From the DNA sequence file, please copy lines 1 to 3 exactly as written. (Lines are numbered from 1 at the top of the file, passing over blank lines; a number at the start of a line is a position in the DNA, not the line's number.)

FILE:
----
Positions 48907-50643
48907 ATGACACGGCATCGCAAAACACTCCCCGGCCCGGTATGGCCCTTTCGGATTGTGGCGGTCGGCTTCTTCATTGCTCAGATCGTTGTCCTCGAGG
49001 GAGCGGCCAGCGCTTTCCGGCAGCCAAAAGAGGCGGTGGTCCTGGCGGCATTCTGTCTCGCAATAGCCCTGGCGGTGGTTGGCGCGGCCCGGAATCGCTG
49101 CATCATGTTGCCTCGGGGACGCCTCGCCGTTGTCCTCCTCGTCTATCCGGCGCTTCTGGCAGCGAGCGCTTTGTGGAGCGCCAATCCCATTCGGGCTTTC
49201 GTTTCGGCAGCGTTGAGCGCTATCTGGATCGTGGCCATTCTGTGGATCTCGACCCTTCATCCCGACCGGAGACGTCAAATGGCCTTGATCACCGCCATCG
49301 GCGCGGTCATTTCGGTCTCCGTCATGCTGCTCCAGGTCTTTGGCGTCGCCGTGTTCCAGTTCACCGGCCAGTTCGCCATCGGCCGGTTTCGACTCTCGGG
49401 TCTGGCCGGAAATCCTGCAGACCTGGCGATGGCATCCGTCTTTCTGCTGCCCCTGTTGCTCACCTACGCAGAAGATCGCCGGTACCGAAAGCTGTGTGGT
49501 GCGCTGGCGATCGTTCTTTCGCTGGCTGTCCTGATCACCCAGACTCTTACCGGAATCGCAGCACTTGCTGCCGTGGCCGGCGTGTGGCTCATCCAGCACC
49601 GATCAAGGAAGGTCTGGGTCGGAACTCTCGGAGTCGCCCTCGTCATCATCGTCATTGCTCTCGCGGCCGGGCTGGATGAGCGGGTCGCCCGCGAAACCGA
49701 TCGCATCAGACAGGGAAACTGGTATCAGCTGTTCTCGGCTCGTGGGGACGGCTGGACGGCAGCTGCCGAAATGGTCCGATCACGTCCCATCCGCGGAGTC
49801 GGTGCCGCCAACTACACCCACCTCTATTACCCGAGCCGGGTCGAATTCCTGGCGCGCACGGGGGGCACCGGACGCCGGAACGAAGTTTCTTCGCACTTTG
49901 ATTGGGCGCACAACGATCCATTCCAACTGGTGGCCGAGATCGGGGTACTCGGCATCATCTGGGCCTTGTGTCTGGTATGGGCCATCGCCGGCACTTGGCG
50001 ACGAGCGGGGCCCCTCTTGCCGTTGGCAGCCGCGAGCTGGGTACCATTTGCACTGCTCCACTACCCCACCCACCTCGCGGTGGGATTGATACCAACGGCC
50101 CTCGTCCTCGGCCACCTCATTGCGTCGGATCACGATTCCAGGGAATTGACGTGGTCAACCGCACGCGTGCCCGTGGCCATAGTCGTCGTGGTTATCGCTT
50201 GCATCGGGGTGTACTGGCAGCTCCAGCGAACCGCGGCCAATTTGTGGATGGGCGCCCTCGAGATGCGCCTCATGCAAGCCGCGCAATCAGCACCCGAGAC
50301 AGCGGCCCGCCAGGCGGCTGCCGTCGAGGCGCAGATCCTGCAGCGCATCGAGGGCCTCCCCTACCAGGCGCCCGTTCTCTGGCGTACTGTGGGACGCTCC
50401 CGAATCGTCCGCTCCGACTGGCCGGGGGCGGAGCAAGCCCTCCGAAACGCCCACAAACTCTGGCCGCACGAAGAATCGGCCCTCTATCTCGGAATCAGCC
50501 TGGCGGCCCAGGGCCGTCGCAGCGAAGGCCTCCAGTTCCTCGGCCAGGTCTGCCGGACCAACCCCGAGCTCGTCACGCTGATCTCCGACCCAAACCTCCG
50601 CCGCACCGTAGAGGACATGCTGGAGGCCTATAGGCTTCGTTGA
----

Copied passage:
Positions 48907-50643
48907 ATGACACGGCATCGCAAAACACTCCCCGGCCCGGTATGGCCCTTTCGGATTGTGGCGGTCGGCTTCTTCATTGCTCAGATCGTTGTCCTCGAGG
49001 GAGCGGCCAGCGCTTTCCGGCAGCCAAAAGAGGCGGTGGTCCTGGCGGCATTCTGTCTCGCAATAGCCCTGGCGGTGGTTGGCGCGGCCCGGAATCGCTG